The first thing I want to get on the record here, and to hope that anyone reading this understands: By historical standards, the US men’s national team’s 1-0 win over Haiti in the group stage opener of the Concacaf Gold Cup was fairly comfortable.

For one, Haiti have always played the US very tough -- think back to the 2015 Gold Cup, when the US needed a goal from Clint Dempsey and then spent the rest of the game holding on for dear life. That’s usually the baseline against the Haitians.

For two, the Gold Cup is almost never as easy as casuals think it’s going to be (just ask all those El Tri fans after Saturday night’s scoreless draw against Trinidad & Tobago). Back in 2017, which is the last time the US won it, they had to settle for a 1-1 draw vs. Panama in the opener and then needed to scrap their way to a 3-2 win over Martinique in the second group stage game. That great 2007 team that beat Mexico in the final on Benny Feilhaber’s golazo? Their opener was a 1-0 win over Guatemala that came via an early Dempsey goal and then an hour of grim determination to make the scoreline stand up.

Gregg Berhalter’s not insensible to that, and part of what he’s trying to do with both his personnel and his system is to tilt the odds more in favor of “talent,” of which the US now have an abundance, and less in favor of “random chance” or “grim determination.” I think the xG numbers from Sunday night’s game paint a pretty good picture of that:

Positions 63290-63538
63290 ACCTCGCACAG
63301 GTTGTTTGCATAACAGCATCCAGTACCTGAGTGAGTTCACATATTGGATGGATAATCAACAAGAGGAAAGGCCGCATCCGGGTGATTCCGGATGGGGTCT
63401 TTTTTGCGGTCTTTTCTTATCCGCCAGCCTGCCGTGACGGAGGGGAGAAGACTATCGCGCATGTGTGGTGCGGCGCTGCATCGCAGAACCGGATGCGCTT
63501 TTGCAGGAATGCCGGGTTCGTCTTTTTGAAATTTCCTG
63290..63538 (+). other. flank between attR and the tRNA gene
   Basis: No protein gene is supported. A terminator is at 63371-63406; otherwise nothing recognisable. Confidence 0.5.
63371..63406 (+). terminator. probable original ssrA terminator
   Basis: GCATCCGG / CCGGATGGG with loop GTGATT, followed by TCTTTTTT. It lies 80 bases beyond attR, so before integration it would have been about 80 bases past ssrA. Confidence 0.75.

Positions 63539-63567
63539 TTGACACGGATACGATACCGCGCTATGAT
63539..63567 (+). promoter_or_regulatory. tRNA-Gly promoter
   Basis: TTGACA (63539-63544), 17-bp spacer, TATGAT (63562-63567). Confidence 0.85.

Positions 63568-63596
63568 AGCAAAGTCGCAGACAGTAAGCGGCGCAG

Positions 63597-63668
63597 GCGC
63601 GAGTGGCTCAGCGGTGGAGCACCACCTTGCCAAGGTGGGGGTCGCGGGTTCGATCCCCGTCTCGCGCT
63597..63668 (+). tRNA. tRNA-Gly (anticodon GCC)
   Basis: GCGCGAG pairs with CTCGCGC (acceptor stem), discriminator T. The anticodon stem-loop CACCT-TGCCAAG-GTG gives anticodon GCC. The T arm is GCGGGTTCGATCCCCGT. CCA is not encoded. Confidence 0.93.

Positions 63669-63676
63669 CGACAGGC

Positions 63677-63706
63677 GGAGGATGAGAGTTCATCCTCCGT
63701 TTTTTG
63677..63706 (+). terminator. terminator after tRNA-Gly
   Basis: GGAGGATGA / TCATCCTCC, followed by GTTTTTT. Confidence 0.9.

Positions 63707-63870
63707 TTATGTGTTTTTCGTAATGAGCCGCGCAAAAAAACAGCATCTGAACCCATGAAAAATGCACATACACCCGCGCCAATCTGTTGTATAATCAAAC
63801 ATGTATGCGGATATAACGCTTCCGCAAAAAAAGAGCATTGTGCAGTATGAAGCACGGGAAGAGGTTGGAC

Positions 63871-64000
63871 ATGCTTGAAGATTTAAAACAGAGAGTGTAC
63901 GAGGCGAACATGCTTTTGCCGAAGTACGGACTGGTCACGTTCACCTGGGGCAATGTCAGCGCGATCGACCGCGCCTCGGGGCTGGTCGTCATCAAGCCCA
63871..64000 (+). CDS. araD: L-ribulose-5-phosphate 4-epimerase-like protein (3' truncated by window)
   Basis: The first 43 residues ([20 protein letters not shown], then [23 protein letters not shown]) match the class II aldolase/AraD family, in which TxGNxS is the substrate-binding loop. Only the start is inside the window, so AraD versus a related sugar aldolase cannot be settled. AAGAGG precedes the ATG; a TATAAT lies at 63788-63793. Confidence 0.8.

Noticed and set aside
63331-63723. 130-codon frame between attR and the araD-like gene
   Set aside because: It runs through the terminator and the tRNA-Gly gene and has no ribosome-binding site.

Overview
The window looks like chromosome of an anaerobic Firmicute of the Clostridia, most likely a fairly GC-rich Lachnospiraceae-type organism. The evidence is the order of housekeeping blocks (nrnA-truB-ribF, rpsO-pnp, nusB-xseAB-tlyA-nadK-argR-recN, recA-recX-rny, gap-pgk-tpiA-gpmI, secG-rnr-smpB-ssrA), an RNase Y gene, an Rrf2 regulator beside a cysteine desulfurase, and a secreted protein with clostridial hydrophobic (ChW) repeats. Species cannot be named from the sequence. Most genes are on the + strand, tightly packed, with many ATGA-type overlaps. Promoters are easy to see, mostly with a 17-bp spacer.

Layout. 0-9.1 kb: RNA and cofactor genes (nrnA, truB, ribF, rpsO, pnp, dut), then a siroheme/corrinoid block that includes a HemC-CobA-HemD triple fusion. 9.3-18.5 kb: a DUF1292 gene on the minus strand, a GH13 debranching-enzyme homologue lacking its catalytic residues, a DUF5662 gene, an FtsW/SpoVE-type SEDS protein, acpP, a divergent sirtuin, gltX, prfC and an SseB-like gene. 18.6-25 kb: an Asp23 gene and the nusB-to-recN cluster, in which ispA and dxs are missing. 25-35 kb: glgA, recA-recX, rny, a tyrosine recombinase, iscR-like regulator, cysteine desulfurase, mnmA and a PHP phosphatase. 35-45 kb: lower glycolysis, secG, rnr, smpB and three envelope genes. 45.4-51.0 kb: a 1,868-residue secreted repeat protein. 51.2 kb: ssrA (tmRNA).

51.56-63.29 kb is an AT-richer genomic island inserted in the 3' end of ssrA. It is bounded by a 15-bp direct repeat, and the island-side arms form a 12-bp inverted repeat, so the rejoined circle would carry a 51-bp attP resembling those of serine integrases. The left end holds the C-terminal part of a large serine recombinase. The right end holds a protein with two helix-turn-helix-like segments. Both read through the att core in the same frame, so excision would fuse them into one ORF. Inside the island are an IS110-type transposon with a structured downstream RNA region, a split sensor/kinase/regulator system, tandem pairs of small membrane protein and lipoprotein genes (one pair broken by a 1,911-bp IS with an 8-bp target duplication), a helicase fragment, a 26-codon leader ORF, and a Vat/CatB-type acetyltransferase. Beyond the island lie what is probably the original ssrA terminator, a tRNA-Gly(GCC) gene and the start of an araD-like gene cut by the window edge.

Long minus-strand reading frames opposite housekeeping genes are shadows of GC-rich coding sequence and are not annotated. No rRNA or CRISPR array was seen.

I do agree with Paul’s take that it never felt quite that dominant, but in addition to the US goal they hit the woodwork twice and forced Haitian ‘keeper Brian Sylvestre (a former US youth international) into a number of quality saves. Matt Turner, meanwhile, didn’t have to do much until the very end -- a play, it should be noted, on which he was clearly fouled.

Was it perfect? No, of course not. But it’s never been perfect against Haiti no matter what the formation, personnel or principles of play have been. The Haitians always create opportunities on the break no matter who they’re playing, and this group has been particularly good at that over the past few years (though it should be noted they truly missed Frantzdy Pierrot). When they do so, your defenders simply have to make the necessary plays.

The US defenders, in other words, did their jobs.